Tesla only released its Autopilot autonomous-driving system about a week ago, but videos of it in action are already popping up online. However, they won’t necessarily provide confidence in the system, which can perform certain driving functions autonomously under certain conditions.
Drivers using Autopilot are advised to still keep their hands on the wheel, and this pair of videos (via the Daily Mail) show why. Both show Autopilot reacting unpredictably, and prove that an alert human driver is still needed for the system, which Tesla CEO Elon Musk says the company considers to be in “public beta.”
In one video, a car drifts out of its lane, and then swerves decisively into oncoming traffic, rather than away from it. Tesla’s Autosteer function monitors the car in front to orient itself. The Tesla driver, YouTube user RockStarTree, said he believed the car had lost sensor lock on the vehicle it was following, and mistakenly tried to “follow” an oncoming car when it came into sensor range.
A second video shows an Autopilot-equipped Model S veering to the side of the road on a highway offramp, after driving through traffic without incident. In both cases, drivers took their hands off the wheel against Tesla’s advice, but stayed alert and were able to retake control before any crashes occurred. A Model S on Autopilot has also apparently been caught speeding. The car was pulled over in Florida for doing 75 mph in a 60 mph zone, according to InsideEVs.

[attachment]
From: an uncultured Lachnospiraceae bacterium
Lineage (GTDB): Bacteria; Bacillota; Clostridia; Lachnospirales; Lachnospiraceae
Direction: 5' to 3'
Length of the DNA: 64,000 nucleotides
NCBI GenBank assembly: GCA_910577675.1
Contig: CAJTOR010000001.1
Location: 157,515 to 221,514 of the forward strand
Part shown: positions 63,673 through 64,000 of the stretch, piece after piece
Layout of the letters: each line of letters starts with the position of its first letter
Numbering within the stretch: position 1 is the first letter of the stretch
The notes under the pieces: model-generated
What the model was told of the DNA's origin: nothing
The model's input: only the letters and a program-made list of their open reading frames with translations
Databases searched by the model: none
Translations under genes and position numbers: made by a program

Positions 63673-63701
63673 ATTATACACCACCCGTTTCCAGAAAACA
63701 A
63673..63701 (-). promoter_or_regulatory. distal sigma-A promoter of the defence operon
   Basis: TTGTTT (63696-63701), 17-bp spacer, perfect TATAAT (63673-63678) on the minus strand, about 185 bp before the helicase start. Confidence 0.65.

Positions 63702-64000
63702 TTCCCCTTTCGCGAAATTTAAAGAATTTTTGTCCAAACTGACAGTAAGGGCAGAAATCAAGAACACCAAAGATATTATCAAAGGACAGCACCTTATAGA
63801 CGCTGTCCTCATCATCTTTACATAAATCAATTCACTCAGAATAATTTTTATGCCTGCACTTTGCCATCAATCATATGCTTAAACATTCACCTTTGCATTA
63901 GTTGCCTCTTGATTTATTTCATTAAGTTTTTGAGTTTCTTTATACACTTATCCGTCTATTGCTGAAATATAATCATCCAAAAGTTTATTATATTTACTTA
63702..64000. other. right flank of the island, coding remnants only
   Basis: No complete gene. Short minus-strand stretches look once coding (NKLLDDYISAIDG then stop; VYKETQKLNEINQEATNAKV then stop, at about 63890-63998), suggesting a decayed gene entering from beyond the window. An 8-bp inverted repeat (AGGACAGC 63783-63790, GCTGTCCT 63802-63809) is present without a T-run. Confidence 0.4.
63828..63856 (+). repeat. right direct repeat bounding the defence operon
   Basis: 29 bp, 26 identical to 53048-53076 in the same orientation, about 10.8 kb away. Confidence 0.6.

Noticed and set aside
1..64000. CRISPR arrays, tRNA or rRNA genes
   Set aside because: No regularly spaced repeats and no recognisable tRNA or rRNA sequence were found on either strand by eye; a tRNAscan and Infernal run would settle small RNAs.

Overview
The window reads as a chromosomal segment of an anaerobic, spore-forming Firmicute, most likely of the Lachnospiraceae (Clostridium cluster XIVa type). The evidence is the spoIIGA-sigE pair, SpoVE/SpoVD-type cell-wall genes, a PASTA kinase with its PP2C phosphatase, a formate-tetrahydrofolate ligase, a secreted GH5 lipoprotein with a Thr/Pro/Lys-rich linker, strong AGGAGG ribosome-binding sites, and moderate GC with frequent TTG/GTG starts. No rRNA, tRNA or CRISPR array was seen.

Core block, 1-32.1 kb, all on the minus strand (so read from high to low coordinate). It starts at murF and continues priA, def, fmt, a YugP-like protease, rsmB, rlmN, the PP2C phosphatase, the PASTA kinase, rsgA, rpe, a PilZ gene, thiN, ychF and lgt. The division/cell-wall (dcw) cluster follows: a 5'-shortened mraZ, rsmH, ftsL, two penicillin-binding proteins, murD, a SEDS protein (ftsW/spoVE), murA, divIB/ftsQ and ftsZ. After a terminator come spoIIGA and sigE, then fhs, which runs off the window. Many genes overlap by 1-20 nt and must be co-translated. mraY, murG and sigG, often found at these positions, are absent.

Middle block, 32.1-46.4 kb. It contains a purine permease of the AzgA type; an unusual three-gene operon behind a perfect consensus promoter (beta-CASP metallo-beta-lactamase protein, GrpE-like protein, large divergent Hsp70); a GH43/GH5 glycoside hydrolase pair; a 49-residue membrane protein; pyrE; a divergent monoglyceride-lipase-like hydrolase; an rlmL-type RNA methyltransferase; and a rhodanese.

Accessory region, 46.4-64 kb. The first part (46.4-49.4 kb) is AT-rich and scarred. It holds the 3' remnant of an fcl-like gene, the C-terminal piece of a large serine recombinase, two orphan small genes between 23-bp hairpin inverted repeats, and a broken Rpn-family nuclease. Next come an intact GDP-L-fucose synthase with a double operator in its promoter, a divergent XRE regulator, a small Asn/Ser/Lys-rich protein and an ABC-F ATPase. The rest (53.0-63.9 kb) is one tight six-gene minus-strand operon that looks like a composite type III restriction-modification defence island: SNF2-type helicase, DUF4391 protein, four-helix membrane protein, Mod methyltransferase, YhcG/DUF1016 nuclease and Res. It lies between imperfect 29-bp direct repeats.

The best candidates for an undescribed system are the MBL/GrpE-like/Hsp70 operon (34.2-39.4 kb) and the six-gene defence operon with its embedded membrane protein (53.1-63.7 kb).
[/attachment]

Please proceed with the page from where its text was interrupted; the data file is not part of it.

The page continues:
It just goes to show that, at this stage at least, Autopilot does not turn a Tesla Model S into a fully-autonomous car. When unveiling the system, Musk said it works best on highways with dense traffic and painted lines on both shoulders, and that performance diminishes in other conditions. In both of the swerving videos, cars were off the highway and relatively distant from other vehicles.
Because of Autopilot’s limited functionality, Tesla is also reminding owners that they are responsible for any crashes that occur while the system is engaged. Musk has said fully-autonomous cars could arrive eventually, but the ability to sip a latté while your car does the driving hasn’t arrived yet.